smiles made friends."  


- Jodi Lynn Anderson, May Bird and the Ever After   

I had a hard time negotiating “girl world.” It seemed like everyone started playing a game to which I didn’t know the rules, and I don’t think I’d follow them if I did. And it wasn’t like I couldn’t read people, when I wasn’t in my own little world. Quite the opposite. I was overwhelmed. I also preferred books and video games to boys and gossip. 
At home, I could either be found in my room reading a book (several a day) with the radio on and the TV on mute, or pacing “like a caged tiger” (according to my dad.)  
I used to bite my nails until they bled, but kicked that bad habit the time I started to chew on a nail, and I forgot I was still holding the other end of a cord plugged into the wall.  
I ate out of boredom and because chewing helped still my restless mind.  
“...it was not until someone tapped her on the shoulder or said her name that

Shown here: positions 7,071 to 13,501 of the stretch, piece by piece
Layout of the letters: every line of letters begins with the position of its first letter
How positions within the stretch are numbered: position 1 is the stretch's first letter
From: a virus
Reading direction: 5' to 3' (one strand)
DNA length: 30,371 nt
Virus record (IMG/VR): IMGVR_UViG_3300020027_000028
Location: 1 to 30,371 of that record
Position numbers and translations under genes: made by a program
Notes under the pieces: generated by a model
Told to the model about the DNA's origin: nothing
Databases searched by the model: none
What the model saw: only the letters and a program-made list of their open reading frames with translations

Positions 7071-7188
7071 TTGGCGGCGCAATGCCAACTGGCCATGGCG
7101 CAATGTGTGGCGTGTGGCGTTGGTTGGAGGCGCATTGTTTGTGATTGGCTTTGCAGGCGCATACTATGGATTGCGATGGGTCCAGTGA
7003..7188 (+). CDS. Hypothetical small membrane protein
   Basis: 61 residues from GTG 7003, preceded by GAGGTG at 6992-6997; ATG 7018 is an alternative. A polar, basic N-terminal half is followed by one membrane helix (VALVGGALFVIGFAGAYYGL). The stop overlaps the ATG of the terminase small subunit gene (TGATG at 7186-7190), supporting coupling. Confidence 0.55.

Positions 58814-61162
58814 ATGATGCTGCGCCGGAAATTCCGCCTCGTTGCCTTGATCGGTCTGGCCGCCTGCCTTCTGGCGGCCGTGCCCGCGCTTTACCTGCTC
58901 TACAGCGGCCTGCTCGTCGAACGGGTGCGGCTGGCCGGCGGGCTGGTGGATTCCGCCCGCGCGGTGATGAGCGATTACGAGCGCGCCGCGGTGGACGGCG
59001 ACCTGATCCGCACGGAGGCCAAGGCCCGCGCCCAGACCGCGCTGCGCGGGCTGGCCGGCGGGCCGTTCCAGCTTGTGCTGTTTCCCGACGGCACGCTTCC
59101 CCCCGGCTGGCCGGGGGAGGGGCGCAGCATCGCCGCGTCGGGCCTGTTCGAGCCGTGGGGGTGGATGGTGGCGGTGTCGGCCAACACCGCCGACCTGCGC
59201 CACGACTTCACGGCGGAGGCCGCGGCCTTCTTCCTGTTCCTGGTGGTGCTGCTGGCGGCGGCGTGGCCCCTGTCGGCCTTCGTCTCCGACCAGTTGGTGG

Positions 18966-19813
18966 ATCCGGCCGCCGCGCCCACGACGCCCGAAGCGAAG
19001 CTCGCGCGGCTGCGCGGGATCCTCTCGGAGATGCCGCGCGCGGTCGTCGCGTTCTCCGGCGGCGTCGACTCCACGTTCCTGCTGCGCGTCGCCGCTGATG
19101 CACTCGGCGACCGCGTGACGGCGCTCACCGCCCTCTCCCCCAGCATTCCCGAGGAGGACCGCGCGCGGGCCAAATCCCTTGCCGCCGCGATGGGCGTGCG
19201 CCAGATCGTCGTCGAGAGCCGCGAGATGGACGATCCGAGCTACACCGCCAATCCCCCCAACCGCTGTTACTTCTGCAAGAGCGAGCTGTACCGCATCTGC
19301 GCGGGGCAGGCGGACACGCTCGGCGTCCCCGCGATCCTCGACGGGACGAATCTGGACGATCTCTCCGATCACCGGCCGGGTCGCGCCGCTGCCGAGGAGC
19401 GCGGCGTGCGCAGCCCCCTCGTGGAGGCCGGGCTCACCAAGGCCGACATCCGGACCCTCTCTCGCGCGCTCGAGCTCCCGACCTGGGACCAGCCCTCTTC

Coraline would come back from a million miles away with a start, and all in a
fraction of a second have to remember who she was, and what her name
was, and that she was even there at all.”  


- Neil Gaiman, Coraline 
I didn’t sleep well. My mind was always racing: either playing back the day’s events, trying to figure out where things went wrong, what I should have said but didn’t, and what I shouldn’t have said but did, or formulating my thoughts and opinions about every issue under the sun, making sure I was being as objective as possible, considering every side and angle. 
I was sick a lot, but I didn’t want to miss school because math was getting harder, and I knew if I fell behind, I’d never catch up again. Strangely, it seemed easier to concentrate even though cold medicines muted my senses, or maybe because they muted my senses. They also made me feel sicker, and nowadays I don’t take much more than Ibuprofen, if that. 

“And though, truly, she sometimes felt like something inside her had disappeared, it seemed that must be a natural part of growing up. Standing out too much made one feel too alone to do it forever.”  
- Jodi Lynn Anderson, May Bird: Warrior Princess


In college, I sometimes forgot to eat, but eventually it became a game of how long I could go. I was often running late because I would check and re-check my door to make sure it was locked (or maybe I only ever checked once - I could never remember.) I suspected what my problem was but I figured I’d gotten by so far, why bother doing anything now?  
(Except I wasn’t really getting by, and wouldn’t it be nice to do more than just get by?)